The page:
Benchmarking - Approach with caution and know its limits

Robert M. Tomasko


I have been involved in benchmarking assignments for much of my consulting career. While I have found these very useful to stimulate client (and consultant) thinking, and to give a feeling of optimism that alternatives are available and change possible through carefully selected role models, there are always limits to how successfully one company can pattern themselves after another.

Here are some common difficulties businesses have had with benchmarking.

1. Benchmarking is by nature a rear-view mirror approach. Before a practice can be selected for benchmarking it has to have been put in place and proven its worth. Considerable time may pass from when this happened and when a client is considering adopting a practice. A practice that was right for one point in time, may be less useful in the present.

2. Companies to be benchmarked against are frequently chosen by past financial performance. Past success is not always the best predictor of today's or future performance, and many one-time excellent companies have suffered performance declines ­ even though they seemed to be doing all the "right things." Also, past financial success might have had nothing to do with many of the management practices in place at that time.

3. Benchmarking often attempts to isolate and extract individual management practices from the broad array of practices a company is using. This extraction processes often misses the interdependencies and preconditions one practice sets for another. This extraction almost always misses the cultural context that enables a particular practice to be effective in one company, but useless in a business with a different history and culture.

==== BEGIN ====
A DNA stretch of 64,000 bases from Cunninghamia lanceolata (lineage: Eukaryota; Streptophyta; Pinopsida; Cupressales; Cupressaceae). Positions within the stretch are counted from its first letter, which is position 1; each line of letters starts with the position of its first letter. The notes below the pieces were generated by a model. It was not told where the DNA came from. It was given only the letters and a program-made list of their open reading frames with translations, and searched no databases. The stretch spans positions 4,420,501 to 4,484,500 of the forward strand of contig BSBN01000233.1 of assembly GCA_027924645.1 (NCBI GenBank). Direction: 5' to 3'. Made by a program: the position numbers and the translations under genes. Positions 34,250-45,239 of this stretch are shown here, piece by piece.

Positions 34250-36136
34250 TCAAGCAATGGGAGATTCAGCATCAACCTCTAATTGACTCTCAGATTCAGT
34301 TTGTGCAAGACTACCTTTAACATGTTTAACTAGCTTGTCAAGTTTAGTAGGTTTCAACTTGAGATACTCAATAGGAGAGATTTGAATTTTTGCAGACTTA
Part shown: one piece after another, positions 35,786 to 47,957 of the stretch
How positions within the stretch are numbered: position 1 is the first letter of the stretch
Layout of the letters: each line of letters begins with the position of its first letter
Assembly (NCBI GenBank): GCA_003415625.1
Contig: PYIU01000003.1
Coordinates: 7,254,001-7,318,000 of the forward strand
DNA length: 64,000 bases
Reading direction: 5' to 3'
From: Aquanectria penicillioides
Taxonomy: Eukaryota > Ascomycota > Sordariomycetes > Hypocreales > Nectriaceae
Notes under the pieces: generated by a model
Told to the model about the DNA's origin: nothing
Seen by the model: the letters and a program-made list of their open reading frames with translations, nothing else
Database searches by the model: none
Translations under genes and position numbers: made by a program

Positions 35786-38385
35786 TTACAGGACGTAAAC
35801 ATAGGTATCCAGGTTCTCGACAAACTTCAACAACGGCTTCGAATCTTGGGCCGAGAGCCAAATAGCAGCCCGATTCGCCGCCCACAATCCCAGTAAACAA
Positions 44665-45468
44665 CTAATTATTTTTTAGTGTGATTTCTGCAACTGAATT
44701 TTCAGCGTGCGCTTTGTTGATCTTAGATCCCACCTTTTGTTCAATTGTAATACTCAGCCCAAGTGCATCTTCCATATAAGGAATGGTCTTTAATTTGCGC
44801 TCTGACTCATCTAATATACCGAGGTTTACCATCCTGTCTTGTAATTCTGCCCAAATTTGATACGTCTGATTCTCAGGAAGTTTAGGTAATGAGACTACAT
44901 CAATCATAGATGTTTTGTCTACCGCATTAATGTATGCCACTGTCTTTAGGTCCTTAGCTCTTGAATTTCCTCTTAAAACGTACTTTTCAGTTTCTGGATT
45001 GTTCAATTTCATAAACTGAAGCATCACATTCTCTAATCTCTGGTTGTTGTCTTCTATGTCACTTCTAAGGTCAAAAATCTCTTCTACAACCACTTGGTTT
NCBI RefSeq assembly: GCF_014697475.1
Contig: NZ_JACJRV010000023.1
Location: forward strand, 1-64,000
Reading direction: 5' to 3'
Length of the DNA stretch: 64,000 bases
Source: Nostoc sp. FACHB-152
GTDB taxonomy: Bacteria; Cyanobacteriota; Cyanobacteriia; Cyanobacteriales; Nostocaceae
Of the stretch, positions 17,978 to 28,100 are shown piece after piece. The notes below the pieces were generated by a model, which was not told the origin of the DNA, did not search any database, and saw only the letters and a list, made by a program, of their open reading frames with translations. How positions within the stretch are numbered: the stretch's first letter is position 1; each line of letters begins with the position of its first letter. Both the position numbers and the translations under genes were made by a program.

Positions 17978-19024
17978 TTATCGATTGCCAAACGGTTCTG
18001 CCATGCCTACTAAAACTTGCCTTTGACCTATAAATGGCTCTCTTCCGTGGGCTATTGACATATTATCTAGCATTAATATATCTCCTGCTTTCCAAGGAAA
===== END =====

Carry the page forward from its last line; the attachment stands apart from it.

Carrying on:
4. Companies sometimes try to take short-cuts to addressing their underlying problems, by hoping to find (symptom) relief through force-fitting "proven" best practices on to their organization. Organizations have to be treated as organic "wholes" and the implications of change in one aspect of the how the company operates must be considered in relation to how everything else works.

5. For many companies the future is a moving target. The biggest danger from focusing too heavily on the best practices of the past is the risk of missing clues about what will be most needed in the future. Back to point one above - it's hard to see where you are going if too much time is spent looking in the rear-view mirror.


© Robert M. Tomasko 2002



SEE ALSO: IS GE A Good Model for Other Companies to Follow?

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